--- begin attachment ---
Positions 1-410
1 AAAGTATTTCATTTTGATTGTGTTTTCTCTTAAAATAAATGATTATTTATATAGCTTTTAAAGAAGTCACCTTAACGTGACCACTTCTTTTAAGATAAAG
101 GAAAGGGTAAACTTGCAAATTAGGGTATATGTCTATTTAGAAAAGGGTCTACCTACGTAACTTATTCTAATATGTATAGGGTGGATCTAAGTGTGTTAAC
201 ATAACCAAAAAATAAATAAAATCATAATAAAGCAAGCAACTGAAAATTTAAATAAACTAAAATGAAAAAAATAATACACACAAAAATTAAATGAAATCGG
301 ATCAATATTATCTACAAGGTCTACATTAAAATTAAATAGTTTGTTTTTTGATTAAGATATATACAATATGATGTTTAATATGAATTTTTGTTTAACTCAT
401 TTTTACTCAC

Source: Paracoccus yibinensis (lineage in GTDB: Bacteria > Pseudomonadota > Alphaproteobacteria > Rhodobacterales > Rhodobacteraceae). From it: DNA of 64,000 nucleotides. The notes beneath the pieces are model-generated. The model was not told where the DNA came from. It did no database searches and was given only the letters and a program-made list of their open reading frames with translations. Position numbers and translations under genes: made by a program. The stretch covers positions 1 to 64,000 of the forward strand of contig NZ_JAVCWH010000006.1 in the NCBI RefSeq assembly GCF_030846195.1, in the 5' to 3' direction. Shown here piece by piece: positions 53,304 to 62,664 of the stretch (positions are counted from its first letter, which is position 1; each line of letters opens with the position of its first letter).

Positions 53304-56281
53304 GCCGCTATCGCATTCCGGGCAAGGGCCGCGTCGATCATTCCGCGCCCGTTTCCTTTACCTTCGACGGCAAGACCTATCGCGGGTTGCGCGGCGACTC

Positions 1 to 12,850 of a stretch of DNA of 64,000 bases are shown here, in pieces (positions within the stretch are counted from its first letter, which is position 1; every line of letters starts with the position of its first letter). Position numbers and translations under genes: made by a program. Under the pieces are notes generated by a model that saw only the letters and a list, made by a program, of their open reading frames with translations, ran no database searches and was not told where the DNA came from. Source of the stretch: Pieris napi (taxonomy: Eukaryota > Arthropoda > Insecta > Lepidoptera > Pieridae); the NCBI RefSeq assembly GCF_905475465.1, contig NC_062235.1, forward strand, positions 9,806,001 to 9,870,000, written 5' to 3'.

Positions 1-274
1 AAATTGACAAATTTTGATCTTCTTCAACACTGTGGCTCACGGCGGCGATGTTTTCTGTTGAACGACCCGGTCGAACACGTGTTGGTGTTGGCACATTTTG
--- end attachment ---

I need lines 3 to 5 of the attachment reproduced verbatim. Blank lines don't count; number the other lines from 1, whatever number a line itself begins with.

101 GAAAGGGTAAACTTGCAAATTAGGGTATATGTCTATTTAGAAAAGGGTCTACCTACGTAACTTATTCTAATATGTATAGGGTGGATCTAAGTGTGTTAAC
201 ATAACCAAAAAATAAATAAAATCATAATAAAGCAAGCAACTGAAAATTTAAATAAACTAAAATGAAAAAAATAATACACACAAAAATTAAATGAAATCGG
301 ATCAATATTATCTACAAGGTCTACATTAAAATTAAATAGTTTGTTTTTTGATTAAGATATATACAATATGATGTTTAATATGAATTTTTGTTTAACTCAT